Daily Office:


Matins: Great news! Our trade deficit widened, as we imported yet more junk in June! That must mean that our economy is doing better, right?

Lauds: A new artists’ colony — this one just for composers — will start up in Westchester next month. (via Arts Journal)

Prime: The shipping news: Los Angeles/Long Beach would rank as the world’s fifth busiest container port, if they were tabulated together.

Tierce: The case that has everything keeps on giving. Subway stabbings! (Almost.)

Sext: Can powdered wigs be far behind? The spoofsters at Being Tyler Brûlé staff the eponymous (amd still fictional) airline.

Nones: Hugo Chávez declares that golf is not a sport; officials move to close courses.

Vespers: Now that everybody seems to be reading The Age of Wonder, Richard Holmes’s book about a handful of scientists working between the heydays of Enlightenment and Romanticism, we are ever more mindful that science, however bound to numbers (rightly so!), is practiced by messy human minds.

Compline: Jonah Lehrer on the self: a ghost that runs the machine. “The self feels like a singular thing – I am me – and yet it comes from no single brain area…”


§ Matins. Perhaps somebody is doing well in this economic climate — but most people are not. If most people were doing well, the trade deficit would run the other way — because more Americans would be busy making or doing things that rendered imports unnecessary.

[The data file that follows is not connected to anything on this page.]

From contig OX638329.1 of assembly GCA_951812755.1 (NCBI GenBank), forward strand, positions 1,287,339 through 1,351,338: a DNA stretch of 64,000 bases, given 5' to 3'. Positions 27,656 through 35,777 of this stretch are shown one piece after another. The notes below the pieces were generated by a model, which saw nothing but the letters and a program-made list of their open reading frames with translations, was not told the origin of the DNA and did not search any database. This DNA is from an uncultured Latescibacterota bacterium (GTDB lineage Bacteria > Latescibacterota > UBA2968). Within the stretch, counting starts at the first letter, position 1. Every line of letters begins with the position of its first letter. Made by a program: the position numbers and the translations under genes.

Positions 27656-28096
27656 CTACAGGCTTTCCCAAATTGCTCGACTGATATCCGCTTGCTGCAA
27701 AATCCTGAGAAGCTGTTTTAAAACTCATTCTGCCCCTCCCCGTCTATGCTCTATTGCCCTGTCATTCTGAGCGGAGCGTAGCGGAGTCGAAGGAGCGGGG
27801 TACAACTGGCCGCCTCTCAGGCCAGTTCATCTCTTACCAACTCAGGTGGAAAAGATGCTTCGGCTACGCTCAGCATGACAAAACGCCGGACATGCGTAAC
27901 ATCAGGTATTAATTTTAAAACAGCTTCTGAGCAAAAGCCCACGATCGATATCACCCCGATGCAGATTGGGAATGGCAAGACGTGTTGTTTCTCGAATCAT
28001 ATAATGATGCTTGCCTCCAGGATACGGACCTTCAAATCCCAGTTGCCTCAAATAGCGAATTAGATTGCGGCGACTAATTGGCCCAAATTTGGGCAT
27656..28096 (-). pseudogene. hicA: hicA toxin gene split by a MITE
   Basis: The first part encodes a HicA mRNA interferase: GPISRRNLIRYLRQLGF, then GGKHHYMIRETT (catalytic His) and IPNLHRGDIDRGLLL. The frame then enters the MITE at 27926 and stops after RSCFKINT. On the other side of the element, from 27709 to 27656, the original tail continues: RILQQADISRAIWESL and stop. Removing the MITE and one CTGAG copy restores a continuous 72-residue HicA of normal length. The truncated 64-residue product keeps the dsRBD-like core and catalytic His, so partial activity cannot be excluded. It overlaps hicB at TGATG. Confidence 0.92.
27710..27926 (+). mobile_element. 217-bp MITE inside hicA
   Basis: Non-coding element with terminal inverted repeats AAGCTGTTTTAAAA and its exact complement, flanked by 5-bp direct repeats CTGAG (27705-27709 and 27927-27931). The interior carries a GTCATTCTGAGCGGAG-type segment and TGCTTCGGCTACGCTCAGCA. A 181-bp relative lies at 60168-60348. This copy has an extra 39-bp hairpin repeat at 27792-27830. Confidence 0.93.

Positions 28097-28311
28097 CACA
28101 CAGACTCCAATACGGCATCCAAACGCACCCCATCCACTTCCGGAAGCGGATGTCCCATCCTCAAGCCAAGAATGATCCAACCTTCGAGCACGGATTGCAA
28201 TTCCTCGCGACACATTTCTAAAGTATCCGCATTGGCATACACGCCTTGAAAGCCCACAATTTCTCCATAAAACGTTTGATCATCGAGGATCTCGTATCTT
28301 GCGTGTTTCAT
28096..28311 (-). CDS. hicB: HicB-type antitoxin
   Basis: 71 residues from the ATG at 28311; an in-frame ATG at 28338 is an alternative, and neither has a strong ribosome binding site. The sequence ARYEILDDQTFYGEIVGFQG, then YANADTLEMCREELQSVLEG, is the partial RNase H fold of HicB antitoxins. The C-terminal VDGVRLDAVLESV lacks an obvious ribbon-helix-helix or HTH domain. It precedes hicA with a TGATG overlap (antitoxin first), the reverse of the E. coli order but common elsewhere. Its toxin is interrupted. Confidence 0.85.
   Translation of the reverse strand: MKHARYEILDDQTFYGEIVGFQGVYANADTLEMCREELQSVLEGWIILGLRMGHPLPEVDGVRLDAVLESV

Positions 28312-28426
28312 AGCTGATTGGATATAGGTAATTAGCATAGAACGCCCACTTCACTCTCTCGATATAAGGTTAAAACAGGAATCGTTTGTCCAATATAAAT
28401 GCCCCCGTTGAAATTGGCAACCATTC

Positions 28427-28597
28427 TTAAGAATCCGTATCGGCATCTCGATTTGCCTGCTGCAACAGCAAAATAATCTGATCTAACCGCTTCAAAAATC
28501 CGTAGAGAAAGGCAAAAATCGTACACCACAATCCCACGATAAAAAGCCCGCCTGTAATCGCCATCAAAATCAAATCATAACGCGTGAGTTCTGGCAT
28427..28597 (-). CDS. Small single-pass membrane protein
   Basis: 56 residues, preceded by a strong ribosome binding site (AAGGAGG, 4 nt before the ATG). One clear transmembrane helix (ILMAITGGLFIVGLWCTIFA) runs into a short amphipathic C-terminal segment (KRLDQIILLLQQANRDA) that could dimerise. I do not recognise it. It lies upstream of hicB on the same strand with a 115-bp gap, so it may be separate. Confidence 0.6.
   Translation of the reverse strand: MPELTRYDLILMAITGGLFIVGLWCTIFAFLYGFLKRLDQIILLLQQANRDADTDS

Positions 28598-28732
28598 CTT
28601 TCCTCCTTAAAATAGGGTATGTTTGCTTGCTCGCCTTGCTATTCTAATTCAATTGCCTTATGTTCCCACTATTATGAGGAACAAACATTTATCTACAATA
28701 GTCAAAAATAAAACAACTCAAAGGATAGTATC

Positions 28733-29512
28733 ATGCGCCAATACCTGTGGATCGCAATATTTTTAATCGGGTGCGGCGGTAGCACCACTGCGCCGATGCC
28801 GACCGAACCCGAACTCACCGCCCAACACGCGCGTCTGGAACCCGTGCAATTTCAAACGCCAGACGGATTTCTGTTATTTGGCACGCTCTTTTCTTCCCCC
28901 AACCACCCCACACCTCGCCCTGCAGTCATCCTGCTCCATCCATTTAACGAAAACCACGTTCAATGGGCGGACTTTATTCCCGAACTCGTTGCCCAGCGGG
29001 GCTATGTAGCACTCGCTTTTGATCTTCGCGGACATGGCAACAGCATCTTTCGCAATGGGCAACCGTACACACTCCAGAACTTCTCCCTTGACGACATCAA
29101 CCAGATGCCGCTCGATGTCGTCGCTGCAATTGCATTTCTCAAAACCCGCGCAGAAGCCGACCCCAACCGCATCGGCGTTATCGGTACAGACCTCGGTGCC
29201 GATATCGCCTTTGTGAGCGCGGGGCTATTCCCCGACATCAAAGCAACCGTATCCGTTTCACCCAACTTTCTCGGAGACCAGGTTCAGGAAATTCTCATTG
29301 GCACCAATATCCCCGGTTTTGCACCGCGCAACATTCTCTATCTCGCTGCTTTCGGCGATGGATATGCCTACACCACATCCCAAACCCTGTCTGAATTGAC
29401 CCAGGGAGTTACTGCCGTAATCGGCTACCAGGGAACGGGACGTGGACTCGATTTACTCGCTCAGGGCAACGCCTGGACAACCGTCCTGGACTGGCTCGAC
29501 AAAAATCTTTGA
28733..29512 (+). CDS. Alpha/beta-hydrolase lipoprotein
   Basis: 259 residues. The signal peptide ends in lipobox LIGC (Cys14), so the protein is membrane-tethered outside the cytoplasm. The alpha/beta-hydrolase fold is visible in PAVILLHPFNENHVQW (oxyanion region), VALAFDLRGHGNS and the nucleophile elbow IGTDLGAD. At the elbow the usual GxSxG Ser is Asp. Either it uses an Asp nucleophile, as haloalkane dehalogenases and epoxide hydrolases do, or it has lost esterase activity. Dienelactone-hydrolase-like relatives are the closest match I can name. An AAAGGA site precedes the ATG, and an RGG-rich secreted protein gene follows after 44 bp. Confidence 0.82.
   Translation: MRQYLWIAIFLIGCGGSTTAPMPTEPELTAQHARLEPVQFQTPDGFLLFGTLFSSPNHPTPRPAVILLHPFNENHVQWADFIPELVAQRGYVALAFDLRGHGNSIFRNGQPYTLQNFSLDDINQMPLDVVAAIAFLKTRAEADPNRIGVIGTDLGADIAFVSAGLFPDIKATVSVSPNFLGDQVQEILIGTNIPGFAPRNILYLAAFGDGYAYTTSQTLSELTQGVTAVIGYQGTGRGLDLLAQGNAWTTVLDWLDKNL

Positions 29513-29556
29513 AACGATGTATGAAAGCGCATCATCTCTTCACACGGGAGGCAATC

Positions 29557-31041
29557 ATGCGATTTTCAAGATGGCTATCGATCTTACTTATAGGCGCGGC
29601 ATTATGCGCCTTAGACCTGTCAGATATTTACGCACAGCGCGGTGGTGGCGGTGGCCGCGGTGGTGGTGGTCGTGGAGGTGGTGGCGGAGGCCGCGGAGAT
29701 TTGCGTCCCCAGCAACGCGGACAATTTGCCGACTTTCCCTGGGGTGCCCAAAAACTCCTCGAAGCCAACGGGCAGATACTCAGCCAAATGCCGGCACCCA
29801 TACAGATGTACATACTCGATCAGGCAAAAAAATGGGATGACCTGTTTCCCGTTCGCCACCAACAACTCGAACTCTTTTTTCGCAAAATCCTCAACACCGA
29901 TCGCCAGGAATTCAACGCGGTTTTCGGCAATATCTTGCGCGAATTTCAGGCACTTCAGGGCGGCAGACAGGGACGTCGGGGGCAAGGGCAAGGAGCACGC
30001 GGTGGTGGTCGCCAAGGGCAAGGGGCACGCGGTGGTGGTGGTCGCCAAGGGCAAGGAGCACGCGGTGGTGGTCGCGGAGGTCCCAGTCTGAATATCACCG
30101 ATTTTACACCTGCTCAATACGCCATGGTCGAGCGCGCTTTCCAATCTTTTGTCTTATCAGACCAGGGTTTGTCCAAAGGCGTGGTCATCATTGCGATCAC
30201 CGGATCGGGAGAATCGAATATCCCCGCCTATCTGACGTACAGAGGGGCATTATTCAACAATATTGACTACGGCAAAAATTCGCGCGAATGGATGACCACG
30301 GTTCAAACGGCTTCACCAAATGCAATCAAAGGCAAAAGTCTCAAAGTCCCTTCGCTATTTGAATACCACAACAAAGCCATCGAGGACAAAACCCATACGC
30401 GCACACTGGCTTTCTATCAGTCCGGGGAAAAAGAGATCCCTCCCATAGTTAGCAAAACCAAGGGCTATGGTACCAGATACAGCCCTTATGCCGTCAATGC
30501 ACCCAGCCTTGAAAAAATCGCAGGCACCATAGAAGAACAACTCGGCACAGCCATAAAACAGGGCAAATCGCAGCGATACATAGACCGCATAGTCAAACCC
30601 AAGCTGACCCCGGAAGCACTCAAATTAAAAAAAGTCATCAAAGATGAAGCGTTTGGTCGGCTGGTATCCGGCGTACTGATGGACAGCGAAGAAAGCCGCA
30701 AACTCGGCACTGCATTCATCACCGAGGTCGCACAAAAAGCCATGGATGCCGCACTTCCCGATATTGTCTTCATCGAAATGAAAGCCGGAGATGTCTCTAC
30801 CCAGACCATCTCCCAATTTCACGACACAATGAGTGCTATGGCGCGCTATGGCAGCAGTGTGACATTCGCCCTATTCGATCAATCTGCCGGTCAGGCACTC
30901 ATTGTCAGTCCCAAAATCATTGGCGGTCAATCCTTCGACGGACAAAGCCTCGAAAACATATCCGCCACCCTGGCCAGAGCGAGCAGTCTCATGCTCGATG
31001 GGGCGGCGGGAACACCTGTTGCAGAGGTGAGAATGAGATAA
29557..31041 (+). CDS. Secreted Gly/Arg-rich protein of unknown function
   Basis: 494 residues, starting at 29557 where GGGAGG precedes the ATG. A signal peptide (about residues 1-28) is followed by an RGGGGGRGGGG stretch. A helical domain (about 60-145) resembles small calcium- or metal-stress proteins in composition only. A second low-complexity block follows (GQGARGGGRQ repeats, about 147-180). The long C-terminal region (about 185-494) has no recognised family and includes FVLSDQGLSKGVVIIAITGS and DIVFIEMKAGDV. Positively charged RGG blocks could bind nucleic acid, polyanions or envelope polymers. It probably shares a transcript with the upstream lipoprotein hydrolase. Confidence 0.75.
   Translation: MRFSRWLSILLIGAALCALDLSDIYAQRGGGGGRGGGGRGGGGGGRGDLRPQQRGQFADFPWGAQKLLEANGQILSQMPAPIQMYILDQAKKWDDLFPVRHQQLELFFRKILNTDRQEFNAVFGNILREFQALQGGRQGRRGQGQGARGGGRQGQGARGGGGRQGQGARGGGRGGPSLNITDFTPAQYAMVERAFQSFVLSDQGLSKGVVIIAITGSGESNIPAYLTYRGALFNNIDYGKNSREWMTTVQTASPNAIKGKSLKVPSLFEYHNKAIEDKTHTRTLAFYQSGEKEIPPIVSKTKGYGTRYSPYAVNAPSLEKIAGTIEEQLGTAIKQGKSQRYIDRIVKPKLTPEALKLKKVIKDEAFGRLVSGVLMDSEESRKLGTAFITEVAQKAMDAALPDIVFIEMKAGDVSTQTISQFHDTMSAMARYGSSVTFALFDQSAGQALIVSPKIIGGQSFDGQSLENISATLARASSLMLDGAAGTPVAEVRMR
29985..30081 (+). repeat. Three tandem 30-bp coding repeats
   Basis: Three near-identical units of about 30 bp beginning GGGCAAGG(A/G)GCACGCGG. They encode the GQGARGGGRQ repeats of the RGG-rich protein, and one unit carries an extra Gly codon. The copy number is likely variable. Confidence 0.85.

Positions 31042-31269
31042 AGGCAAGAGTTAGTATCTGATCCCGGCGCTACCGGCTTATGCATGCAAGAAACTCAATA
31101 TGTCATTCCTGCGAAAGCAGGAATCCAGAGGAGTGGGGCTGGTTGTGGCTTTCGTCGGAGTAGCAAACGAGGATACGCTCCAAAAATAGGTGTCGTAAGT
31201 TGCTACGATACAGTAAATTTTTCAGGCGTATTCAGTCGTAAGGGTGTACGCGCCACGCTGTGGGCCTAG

The figures suggested the worst was over for the global economy, economists said, and that demand for American-made goods was picking up. The United States sent more capital goods like civilian aircraft, semiconductors and industrial machines to other countries, and also exported more industrial supplies.

“That’s what gives me a little bit more optimism here,” Mr. Brusuelas said. “That’s what we do — Boeing, semiconductors and telecom equipment. The only thing missing was computer accessories.”

Exports of computer accessories dropped $32 million for the month.

That’s what we do, eh? That’s all?

§ Lauds. Merestead, a large estate in Mount Kisco, will give performances in a cow barn. The main draw, though, is the sheer acreage.

Composer and clarinetist Derek Bermel, who has been awarded residencies at a number of artists’ colonies—such as Yaddo in Saratoga Springs, Sacatar in Brazil and the ­Rockefeller Foundation’s Bellagio villa in Italy—says the many scattered buildings on Merestead make the estate especially suited for a composers’ colony. While visual artists need a certain amount of space and light and dancers need a particular floor, Mr. Bermel explains, “the unique thing about musicians is that we make a lot of noise. When you build a residency around musicians they drive each other crazy. The great thing about having this large tract of land is it’s actually feasible to have a large number of composers.”

§ Prime. Remember all those pictures of empty freighters in the offing, baleful emblems of the recession? That seems to have changed.

That has certainly fallen off with the global recepression, and the current estimates are that Shanghai’s container volume this year will be about 10 percent below 2007 levels and about 20 percent below projections. But after an abyssmal first half of the year, levels seems to be picking up again and are only a smidge lower than they were last year at this time– at which point, you might recall, Lehman Bros still existed and the phrase “stimulus package” would have just sounded naughty.